Algerian sentenced to 37 years for Los Angeles airport bomb plot
An Algerian man was sentenced Wednesday to 37 years in prison for his failed attempt to detonate a bomb in Los Angeles international airport in December 1999, the Seattle Times reported.
Ahmed Ressam, the so-called millennium bomber, was arrested with bomb-making materials after crossing in a rental car into the US from Canada. The car was packed with explosives that he allegedly intended to use to attack the airport on the eve of the millennium, DPA reported.
"Because Mr. Ressam planned this act of violence and took steps to carry it out, many, including the federal government, believe that Mr. Ressam is a continuing threat and he should never see freedom again," US District Court Judge John Coughenour said in his sentencing order.
Ressam was was found guilty of nine counts in connection with the planned attack. In the trial it was revealed that he was part of a terrorist cell operating out of Canada and had trained at Islamic terrorist camps in Afhanistan in the late 1990s.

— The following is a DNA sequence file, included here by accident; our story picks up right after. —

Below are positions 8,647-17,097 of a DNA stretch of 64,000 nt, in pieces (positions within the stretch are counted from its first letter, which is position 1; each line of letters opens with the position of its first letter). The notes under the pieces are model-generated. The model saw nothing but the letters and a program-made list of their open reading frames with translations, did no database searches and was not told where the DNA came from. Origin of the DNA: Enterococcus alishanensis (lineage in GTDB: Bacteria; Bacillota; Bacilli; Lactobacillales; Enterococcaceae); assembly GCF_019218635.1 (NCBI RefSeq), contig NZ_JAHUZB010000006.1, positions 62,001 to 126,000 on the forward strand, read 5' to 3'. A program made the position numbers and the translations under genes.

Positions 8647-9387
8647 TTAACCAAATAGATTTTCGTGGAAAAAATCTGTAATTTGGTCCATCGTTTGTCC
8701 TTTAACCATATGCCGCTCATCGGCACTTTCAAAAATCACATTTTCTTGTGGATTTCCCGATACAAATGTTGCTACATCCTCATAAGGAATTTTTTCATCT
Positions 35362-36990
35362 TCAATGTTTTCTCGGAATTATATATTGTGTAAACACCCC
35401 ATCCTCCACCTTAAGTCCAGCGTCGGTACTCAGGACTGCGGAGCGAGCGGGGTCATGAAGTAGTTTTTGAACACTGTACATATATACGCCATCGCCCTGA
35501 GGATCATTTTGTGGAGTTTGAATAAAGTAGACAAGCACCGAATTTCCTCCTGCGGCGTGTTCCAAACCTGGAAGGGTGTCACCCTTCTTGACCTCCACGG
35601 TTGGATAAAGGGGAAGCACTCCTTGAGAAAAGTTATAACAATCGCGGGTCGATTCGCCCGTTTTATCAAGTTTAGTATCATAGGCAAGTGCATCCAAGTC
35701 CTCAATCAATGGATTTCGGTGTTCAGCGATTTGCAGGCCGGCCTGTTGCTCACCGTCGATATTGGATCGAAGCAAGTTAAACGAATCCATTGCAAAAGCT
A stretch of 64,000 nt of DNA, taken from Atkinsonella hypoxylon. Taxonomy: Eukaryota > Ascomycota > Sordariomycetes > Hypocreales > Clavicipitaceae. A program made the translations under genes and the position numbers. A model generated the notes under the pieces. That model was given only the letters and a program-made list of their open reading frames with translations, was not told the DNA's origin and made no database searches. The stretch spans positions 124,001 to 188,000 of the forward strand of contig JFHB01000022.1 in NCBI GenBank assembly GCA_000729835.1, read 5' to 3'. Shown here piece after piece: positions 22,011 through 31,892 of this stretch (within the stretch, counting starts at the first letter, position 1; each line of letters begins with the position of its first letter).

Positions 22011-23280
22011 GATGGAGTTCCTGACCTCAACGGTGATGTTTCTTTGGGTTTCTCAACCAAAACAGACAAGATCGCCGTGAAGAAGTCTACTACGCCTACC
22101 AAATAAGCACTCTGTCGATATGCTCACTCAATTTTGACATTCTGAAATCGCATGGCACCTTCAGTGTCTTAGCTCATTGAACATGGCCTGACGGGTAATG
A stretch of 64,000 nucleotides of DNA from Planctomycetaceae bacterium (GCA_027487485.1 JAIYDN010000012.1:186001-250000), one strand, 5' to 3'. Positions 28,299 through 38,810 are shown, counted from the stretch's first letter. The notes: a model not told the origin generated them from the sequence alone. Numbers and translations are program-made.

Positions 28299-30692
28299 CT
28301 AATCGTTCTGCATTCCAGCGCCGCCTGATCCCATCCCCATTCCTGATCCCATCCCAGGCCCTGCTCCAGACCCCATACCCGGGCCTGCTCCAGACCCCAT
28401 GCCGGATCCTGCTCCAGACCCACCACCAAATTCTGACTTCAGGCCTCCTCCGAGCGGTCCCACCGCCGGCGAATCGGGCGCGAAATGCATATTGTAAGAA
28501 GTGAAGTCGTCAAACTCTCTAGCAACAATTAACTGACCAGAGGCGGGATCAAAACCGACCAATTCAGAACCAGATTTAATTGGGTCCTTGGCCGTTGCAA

Wednesday's sentencing hearing was the third time Ressam came before Coughenour for sentencing. On the two other occassions Coughenour sentenced him to 22 years, but those sentences were overturned.
Ressam's case became complicated when he reneged on his promise to cooperate with prosecutors. Initially, he was willing to provide information about other terrorism suspects and give a first-hand account of the inner workings of al-Qaeda in exchange for a promise of a lighter sentence.
In November 2004 he stopped cooperating and recanted everything he had said. His lawyer said his decision was due to the stress of repeated interviews and solitary confinement. As a result the government was forced to drop charges against two defendants whose prosecutions depended on Ressam's testimony.
Coughenaur said in July 2005 that the information Ressam provided when he was cooperating almost certainly stopped other attacks and saved lives.
Ressam did not speak in court on Wednesday, the Seattle Times said. In a written statement submitted earlier he said he had agreed under duress to cooperate with the government.
"I have no power to stop this injustice but only exonerate myself from it," the statement read. "You can judge me as you wish, I will not object to any of your sentences."